Travis Roth, Oregon State University looks at snow consistency at various depths as Jinmei Pan, Ohio State University logs data. Credit: Ryan Cook
Travis Roth, Oregon State University, looks at snow consistency at various depths as Jinmei Pan, Ohio State University, logs data. Credit: Ryan Cook

Collecting these in-flight measurements is tricky. Each instrument works at specific altitudes, over specific types of snow, and only in certain types of weather. This means that the aircrew and scientists have to work together to come up with a detailed flight plan—one that can change day to day—that allows all instruments to collect data successfully.

Lt. Denise Miller from the U.S. Navy speaks with Principle Investigator Edward Kim during a science flight. Credit: NASA/Joy Ng
Lt. Denise Miller from the U.S. Navy speaks with Principle Investigator Edward Kim during a science flight. Credit: NASA/Joy Ng

While I was on the plane, most of the scientists were in seats next to their instruments. I, on the other hand, was swerving side to side as I did my own little dance to capture my shots. It’s not the ideal film set. The light is constantly changing. Every surface of the plane is vibrating and it’s very loud. In these conditions, I had one priority in mind: stabilization. Luckily, I used a handheld gimbal—an electronic device that counteracts any minor movements—that allowed me to film smooth shots while my feet were to the contrary.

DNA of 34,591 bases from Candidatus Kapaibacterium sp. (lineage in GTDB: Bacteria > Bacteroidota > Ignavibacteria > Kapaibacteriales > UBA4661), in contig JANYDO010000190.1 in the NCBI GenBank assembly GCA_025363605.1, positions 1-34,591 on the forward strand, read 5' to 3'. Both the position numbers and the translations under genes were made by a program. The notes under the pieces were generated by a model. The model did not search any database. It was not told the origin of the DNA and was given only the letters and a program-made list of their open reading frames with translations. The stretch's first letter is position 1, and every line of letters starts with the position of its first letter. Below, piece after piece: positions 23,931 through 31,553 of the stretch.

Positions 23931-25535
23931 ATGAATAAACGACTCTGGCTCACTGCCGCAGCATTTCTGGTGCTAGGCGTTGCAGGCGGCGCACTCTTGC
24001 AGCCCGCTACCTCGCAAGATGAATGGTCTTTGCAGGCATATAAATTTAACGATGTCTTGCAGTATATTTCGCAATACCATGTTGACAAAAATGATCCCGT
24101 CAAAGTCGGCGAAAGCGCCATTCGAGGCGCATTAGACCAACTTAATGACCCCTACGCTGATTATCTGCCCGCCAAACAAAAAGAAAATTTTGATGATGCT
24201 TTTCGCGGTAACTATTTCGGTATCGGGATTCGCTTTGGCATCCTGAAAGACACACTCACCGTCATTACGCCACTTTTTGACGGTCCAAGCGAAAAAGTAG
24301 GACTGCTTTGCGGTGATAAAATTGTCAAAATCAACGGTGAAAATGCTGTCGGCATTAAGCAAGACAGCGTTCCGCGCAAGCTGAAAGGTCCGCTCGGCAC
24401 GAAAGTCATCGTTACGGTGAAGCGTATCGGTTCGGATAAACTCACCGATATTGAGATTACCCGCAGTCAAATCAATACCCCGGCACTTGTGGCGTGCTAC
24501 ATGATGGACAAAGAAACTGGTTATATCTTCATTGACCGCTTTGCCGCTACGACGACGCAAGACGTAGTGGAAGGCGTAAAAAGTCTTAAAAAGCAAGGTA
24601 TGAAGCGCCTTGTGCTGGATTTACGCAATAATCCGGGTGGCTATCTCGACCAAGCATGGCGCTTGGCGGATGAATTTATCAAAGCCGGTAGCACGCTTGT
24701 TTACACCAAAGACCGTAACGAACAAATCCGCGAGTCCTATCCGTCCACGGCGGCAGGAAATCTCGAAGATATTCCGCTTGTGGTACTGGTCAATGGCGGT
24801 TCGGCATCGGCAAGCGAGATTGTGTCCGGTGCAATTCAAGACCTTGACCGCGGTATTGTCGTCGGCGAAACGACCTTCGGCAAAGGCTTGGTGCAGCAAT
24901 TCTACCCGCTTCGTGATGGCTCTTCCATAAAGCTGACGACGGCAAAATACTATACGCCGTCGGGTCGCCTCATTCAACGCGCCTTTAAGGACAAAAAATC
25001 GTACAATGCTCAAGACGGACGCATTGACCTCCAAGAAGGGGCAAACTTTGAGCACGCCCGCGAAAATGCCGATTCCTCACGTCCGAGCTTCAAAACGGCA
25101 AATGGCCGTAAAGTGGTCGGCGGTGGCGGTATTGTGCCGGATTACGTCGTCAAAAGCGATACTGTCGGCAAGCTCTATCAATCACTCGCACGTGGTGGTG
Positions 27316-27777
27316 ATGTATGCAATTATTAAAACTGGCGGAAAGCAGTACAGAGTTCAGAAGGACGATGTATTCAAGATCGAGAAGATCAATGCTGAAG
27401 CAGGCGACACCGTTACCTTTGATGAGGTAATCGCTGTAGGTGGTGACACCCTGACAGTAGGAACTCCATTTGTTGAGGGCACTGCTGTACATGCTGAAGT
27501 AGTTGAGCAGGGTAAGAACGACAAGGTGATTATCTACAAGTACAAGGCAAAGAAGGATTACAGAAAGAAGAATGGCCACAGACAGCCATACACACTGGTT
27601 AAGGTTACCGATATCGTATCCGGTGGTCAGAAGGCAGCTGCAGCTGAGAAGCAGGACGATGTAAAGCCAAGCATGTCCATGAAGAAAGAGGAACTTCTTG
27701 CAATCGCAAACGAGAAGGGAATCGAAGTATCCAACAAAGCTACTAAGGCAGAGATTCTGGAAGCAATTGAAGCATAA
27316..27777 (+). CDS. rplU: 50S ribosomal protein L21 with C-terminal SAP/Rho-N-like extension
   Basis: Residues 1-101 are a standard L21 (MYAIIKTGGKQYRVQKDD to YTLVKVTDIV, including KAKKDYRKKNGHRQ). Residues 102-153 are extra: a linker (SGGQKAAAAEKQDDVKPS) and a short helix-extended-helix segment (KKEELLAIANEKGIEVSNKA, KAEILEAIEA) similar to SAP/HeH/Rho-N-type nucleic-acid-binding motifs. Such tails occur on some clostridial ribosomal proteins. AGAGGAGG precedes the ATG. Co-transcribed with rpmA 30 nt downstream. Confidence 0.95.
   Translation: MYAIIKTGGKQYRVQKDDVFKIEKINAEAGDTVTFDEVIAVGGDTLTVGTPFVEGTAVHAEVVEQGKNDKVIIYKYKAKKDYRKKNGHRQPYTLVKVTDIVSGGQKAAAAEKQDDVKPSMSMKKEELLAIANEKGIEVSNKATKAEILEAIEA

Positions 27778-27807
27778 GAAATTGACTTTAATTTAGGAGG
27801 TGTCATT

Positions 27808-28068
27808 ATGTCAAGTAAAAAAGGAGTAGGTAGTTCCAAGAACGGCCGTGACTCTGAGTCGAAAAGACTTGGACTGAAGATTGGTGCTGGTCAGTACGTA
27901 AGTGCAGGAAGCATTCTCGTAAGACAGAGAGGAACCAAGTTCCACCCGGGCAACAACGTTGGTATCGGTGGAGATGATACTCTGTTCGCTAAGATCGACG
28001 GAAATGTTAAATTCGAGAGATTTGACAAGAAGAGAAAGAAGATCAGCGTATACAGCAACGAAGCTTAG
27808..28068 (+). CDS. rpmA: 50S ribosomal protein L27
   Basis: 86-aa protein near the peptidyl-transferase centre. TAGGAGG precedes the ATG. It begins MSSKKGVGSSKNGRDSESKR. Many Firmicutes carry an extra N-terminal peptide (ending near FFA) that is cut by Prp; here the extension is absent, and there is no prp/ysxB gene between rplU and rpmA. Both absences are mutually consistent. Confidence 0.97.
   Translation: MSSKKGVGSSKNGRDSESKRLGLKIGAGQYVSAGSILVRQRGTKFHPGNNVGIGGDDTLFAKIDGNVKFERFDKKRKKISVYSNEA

The view outside of the P-3 Orion aircraft during a science flight. Credit: NASA/Joy Ng
The view outside of the P-3 Orion aircraft during a science flight. Credit: NASA/Joy Ng

I managed to capture some great footage and discovered that, for me, the mountaintop views were a good remedy for any motion-induced mishaps.